According to the Federal Reserve Bank of New York report, household debt has returned to its previous peak level. Since the recession’s end, consumer installment loans have grown faster than real-estate secured debt and has been shown to be rising faster than household income as well. At the same time however, transition rates into serious delinquency are higher on consumer installment loan types than on real-estate secured loans.
The Household Debt and Credit report, released on a quarterly basis by the Federal Reserve Bank of New York, reported that the total outstanding amount of household debt reached $12.73 trillion in the first quarter of 2017, 1.2 percent above its level in the fourth quarter of 2016, $12.58 trillion, and 3.9 percent above its level from one year ago. The total amount of outstanding household debt has now surpassed its previous peak reached in the third quarter of 2008, $12.68 trillion.
However, as the chart above illustrates, the recovery in household debt overall, reflects a surge in consumer installment loans, which account for 29 percent of total household debt. Meanwhile, the total outstanding amount of mortgages and HELOCs, which represents 71 percent of total household debt, continues to lag. The figure above measures the outstanding amount of each loan category and compares each quarter relative to it’s outstanding amount in the third quarter of 2008, the quarter when household debt overall reach its last peak.
A similar exercise is applied to the components of consumer installment debt, student loans, auto loans, credit cards and other consumer installment debt. According to the data dictionary, the “Other” category includes Consumer Finance (sales financing, personal loans) and Retail (clothing, grocery, department stores, home furnishings, gas etc.) loans. As the figure above shows, the growth in consumer installment debt since the recession reflects an expansion in both student loans and auto loans. Although the trend in auto debt outstanding since the recession was cyclical, the growth in student loans continued, unabated by the last recession.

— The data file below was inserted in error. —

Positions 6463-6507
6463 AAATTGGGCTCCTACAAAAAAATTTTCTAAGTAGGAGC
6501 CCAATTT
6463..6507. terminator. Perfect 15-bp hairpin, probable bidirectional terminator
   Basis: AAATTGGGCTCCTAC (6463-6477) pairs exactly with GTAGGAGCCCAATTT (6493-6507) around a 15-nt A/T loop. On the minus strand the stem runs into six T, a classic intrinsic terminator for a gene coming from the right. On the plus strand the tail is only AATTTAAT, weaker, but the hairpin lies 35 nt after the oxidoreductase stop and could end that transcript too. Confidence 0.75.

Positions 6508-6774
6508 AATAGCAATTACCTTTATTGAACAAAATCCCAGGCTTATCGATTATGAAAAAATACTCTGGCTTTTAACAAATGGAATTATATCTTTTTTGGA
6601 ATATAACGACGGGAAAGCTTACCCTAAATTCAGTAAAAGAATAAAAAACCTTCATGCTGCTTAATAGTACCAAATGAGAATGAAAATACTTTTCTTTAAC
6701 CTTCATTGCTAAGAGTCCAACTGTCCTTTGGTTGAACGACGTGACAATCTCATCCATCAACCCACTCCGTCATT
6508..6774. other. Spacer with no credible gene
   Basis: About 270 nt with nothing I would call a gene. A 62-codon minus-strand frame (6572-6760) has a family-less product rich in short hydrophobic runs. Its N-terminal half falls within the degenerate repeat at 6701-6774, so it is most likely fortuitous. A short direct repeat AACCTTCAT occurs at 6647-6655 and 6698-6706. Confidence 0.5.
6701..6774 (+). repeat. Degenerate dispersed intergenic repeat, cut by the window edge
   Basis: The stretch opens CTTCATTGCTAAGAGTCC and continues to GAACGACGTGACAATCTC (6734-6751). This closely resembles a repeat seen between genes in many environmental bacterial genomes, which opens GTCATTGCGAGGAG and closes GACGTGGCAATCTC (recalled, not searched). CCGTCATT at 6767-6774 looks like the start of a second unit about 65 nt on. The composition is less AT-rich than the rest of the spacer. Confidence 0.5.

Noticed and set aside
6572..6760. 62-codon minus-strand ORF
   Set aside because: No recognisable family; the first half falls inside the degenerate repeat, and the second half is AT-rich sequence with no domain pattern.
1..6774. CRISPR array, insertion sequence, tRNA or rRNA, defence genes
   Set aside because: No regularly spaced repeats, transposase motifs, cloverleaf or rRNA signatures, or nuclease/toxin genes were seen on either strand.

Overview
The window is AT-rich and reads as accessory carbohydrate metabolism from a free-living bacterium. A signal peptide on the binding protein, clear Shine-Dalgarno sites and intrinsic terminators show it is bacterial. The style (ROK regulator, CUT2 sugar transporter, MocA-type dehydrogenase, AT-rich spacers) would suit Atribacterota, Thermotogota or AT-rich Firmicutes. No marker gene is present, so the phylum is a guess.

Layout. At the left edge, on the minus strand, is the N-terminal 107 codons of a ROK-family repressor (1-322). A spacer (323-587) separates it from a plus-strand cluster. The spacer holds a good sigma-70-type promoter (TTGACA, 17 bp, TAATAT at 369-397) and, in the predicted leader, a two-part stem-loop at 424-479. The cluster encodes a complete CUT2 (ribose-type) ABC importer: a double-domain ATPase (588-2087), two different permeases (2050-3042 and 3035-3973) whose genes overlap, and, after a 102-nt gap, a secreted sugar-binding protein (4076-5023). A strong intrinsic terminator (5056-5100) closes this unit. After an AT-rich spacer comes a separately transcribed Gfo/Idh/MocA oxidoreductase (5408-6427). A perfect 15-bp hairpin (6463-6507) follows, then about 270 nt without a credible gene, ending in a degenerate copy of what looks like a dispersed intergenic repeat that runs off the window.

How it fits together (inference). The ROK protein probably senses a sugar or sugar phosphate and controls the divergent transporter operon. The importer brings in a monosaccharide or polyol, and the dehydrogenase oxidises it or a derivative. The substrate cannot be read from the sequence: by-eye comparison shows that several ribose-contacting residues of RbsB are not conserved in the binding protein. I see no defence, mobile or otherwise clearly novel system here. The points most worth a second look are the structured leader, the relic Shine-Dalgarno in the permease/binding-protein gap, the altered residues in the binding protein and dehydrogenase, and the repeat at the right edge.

The rapid growth in consumer installment debt motivates questions about loan quality. Additional information provided by the release indicates that loan quality on consumer installment loan products is worse when compared to real-estate secured loans. However, outright concern for the loan quality of some consumer installment products may not be warranted yet.
The figure above documents the trend in percent of outstanding loans that have transitioned into serious delinquency, 90 or more days past due or at least three consecutive missed payments, by loan type. While most loan products exhibited cyclical features around the most recession, rising during the recession and falling in the afterword, the serious delinquency transition rate on student loan debt fell in the early stages of the recession but rose in the latter quarters and through first few years of the recovery.
Currently, consumer installment loans have the highest serious delinquency transition rate. Although the serious delinquency rate on student loans is not rising, it remains at elevated levels. The serious delinquency transition rate for credit cards has been increasing in recent quarters but remains below rates in its, short, history. Auto loans have exhibited a continuous increase in its serious delinquency transition rate since 2014 and its current rate, 2.3 percent, is above its 2003 level of 2.2 percent, but it is also below its peak level of 3.5 percent.